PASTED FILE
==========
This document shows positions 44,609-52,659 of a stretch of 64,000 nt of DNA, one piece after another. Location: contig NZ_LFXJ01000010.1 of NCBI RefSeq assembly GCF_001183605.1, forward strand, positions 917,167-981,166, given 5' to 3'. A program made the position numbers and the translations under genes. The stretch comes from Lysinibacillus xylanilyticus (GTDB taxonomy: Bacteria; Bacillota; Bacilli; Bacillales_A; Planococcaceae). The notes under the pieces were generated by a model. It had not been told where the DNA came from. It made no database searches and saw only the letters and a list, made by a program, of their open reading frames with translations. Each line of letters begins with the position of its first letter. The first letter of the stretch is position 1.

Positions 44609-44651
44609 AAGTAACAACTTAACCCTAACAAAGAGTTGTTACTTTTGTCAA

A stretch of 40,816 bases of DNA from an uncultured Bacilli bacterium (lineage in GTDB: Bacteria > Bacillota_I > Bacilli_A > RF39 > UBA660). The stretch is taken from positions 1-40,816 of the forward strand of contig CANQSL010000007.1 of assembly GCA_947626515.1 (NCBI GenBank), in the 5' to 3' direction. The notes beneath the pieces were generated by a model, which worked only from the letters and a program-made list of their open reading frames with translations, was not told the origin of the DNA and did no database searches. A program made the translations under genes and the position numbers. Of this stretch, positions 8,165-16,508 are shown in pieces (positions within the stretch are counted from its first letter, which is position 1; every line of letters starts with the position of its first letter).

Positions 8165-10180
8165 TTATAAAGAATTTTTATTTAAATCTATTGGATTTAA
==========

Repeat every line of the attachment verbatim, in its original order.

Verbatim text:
This document shows positions 44,609-52,659 of a stretch of 64,000 nt of DNA, one piece after another. Location: contig NZ_LFXJ01000010.1 of NCBI RefSeq assembly GCF_001183605.1, forward strand, positions 917,167-981,166, given 5' to 3'. A program made the position numbers and the translations under genes. The stretch comes from Lysinibacillus xylanilyticus (GTDB taxonomy: Bacteria; Bacillota; Bacilli; Bacillales_A; Planococcaceae). The notes under the pieces were generated by a model. It had not been told where the DNA came from. It made no database searches and saw only the letters and a list, made by a program, of their open reading frames with translations. Each line of letters begins with the position of its first letter. The first letter of the stretch is position 1.

Positions 44609-44651
44609 AAGTAACAACTTAACCCTAACAAAGAGTTGTTACTTTTGTCAA

A stretch of 40,816 bases of DNA from an uncultured Bacilli bacterium (lineage in GTDB: Bacteria > Bacillota_I > Bacilli_A > RF39 > UBA660). The stretch is taken from positions 1-40,816 of the forward strand of contig CANQSL010000007.1 of assembly GCA_947626515.1 (NCBI GenBank), in the 5' to 3' direction. The notes beneath the pieces were generated by a model, which worked only from the letters and a program-made list of their open reading frames with translations, was not told the origin of the DNA and did no database searches. A program made the translations under genes and the position numbers. Of this stretch, positions 8,165-16,508 are shown in pieces (positions within the stretch are counted from its first letter, which is position 1; every line of letters starts with the position of its first letter).

Positions 8165-10180
8165 TTATAAAGAATTTTTATTTAAATCTATTGGATTTAA